The journal of Amélina Petit de Billier

Translation of a page
1833 Living on Lake Como, Italy

Friday, 27th September. I have been to take leave of these charming shores and with many regrets! I went walking with Mrs T. near the Villa Sommariva; and by means of the telescope was able to survey even the apartments of the Villa Melzi.

Villa Melzi at Bellagio

Bellagio: The gardens of the Villa Melzi on Lake Como.

We embarked at 3 o'clock in the Vapore, Lario, coming from Domaso. There were a great many people, among others Mr Quin and his friend, that is to say his wife to whom he presented us: they have been on Lake Como for four months, often changing their residence. Recently they have been living at La Majolica where there are only two houses just near Cadenabbia: they told us that Lord and Lady Caernarvon were at Belagio thus we were very close to two families of our acquaintance without knowing it. He told us he had recently had news of his sister Lady Harriet Galway who is in Ireland with her daughters. We were obliged to go down into the cabin because of a heavy shower; there we were literally crammed together with the English, some priests and a numerous English party who had the bad taste to burst into laughter all the time at the eccentric air of Mr Quin. We stifled there and could see nothing, thus Pliniana escaped us completely. We went back on deck in spite of the rain to see the Villa Tanzi which Lady H. Galway has lived in, and after her the family of that young Mr Locke where he died unhappily under the very eyes of his wife who was at her window. He was submerged in an instant by a gust of wind which capsized his yacht, overburdened with sails. This lake is very dangerous because of violent and sudden gusts of wind which come down from these high mountains. It is now a Mr Money, English Consul at Venice, who lives in la Villa Tanzi with his family: he was on board with us: very close to there is the Villa Guiditta built by Mme Pasta, the queen of the lake; they say that she goes out in the evening singing on her boat, when the weather is good, and delights the inhabitants of these shores; they like her very much in Como and in the area.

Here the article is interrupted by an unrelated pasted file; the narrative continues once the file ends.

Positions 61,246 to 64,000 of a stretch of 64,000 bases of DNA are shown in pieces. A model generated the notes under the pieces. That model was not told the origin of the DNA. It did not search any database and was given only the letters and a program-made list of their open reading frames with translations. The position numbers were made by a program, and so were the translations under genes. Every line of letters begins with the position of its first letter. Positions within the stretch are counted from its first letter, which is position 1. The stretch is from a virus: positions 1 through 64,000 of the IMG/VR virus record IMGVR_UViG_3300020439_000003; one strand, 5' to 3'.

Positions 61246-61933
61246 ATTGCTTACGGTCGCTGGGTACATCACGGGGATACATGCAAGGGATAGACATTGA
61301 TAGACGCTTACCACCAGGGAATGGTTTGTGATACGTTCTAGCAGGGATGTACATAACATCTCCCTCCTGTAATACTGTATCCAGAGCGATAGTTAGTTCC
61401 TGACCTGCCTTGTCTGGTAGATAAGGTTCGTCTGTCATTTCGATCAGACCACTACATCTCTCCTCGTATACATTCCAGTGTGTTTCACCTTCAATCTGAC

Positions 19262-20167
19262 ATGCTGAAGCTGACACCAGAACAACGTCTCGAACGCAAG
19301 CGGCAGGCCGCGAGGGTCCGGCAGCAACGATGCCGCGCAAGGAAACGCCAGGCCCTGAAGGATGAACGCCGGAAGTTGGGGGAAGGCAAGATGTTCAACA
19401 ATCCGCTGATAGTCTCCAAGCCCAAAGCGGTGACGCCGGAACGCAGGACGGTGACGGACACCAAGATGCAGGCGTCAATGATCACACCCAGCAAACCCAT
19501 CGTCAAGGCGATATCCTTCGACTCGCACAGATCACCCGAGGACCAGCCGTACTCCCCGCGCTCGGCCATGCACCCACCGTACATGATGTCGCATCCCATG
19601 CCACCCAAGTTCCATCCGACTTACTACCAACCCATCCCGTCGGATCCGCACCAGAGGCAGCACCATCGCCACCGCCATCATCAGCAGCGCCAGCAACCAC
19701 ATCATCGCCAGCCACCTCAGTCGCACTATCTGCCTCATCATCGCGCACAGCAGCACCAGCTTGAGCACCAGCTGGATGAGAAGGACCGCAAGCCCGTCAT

We caught sight of the famous Villa d'Este and arrived at 6 o'clock in the evening at the Hotel della Corona where one is very badly served. This Vapore is of a very heavy construction and its progress is extremely slow: it does not go in bad weather, not being strong enough to hold its own against the wind: We took leave of Mr Quin and his friend who were going to the Angelo and intended to return the next day to Bellagio.